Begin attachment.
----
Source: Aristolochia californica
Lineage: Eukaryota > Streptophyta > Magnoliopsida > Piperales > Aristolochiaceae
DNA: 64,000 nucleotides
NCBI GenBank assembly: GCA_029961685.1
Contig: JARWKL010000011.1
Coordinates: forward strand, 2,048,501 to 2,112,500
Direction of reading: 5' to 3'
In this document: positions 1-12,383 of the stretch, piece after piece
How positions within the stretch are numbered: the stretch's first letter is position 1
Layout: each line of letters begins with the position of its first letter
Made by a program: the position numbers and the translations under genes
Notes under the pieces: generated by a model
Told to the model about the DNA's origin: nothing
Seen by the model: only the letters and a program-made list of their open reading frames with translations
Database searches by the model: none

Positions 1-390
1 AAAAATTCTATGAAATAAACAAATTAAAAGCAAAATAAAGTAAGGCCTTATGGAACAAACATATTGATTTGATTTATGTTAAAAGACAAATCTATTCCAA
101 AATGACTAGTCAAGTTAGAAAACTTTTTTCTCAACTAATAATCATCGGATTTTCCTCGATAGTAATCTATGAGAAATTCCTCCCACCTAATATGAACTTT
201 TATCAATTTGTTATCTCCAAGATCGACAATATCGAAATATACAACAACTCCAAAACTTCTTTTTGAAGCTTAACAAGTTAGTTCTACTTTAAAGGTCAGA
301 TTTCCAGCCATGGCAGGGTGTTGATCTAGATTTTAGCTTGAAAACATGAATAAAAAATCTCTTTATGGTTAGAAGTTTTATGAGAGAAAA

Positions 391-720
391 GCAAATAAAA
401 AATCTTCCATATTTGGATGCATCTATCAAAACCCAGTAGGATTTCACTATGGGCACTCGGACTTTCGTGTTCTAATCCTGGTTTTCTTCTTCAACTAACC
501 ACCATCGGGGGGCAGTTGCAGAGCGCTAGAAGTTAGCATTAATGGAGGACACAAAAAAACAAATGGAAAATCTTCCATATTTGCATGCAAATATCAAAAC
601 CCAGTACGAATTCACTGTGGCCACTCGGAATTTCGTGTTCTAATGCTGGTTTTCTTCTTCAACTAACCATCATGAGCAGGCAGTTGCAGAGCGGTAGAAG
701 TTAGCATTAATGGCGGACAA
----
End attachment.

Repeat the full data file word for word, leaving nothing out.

Source: Aristolochia californica
Lineage: Eukaryota > Streptophyta > Magnoliopsida > Piperales > Aristolochiaceae
DNA: 64,000 nucleotides
NCBI GenBank assembly: GCA_029961685.1
Contig: JARWKL010000011.1
Coordinates: forward strand, 2,048,501 to 2,112,500
Direction of reading: 5' to 3'
In this document: positions 1-12,383 of the stretch, piece after piece
How positions within the stretch are numbered: the stretch's first letter is position 1
Layout: each line of letters begins with the position of its first letter
Made by a program: the position numbers and the translations under genes
Notes under the pieces: generated by a model
Told to the model about the DNA's origin: nothing
Seen by the model: only the letters and a program-made list of their open reading frames with translations
Database searches by the model: none

Positions 1-390
1 AAAAATTCTATGAAATAAACAAATTAAAAGCAAAATAAAGTAAGGCCTTATGGAACAAACATATTGATTTGATTTATGTTAAAAGACAAATCTATTCCAA
101 AATGACTAGTCAAGTTAGAAAACTTTTTTCTCAACTAATAATCATCGGATTTTCCTCGATAGTAATCTATGAGAAATTCCTCCCACCTAATATGAACTTT
201 TATCAATTTGTTATCTCCAAGATCGACAATATCGAAATATACAACAACTCCAAAACTTCTTTTTGAAGCTTAACAAGTTAGTTCTACTTTAAAGGTCAGA
301 TTTCCAGCCATGGCAGGGTGTTGATCTAGATTTTAGCTTGAAAACATGAATAAAAAATCTCTTTATGGTTAGAAGTTTTATGAGAGAAAA

Positions 391-720
391 GCAAATAAAA
401 AATCTTCCATATTTGGATGCATCTATCAAAACCCAGTAGGATTTCACTATGGGCACTCGGACTTTCGTGTTCTAATCCTGGTTTTCTTCTTCAACTAACC
501 ACCATCGGGGGGCAGTTGCAGAGCGCTAGAAGTTAGCATTAATGGAGGACACAAAAAAACAAATGGAAAATCTTCCATATTTGCATGCAAATATCAAAAC
601 CCAGTACGAATTCACTGTGGCCACTCGGAATTTCGTGTTCTAATGCTGGTTTTCTTCTTCAACTAACCATCATGAGCAGGCAGTTGCAGAGCGGTAGAAG
701 TTAGCATTAATGGCGGACAA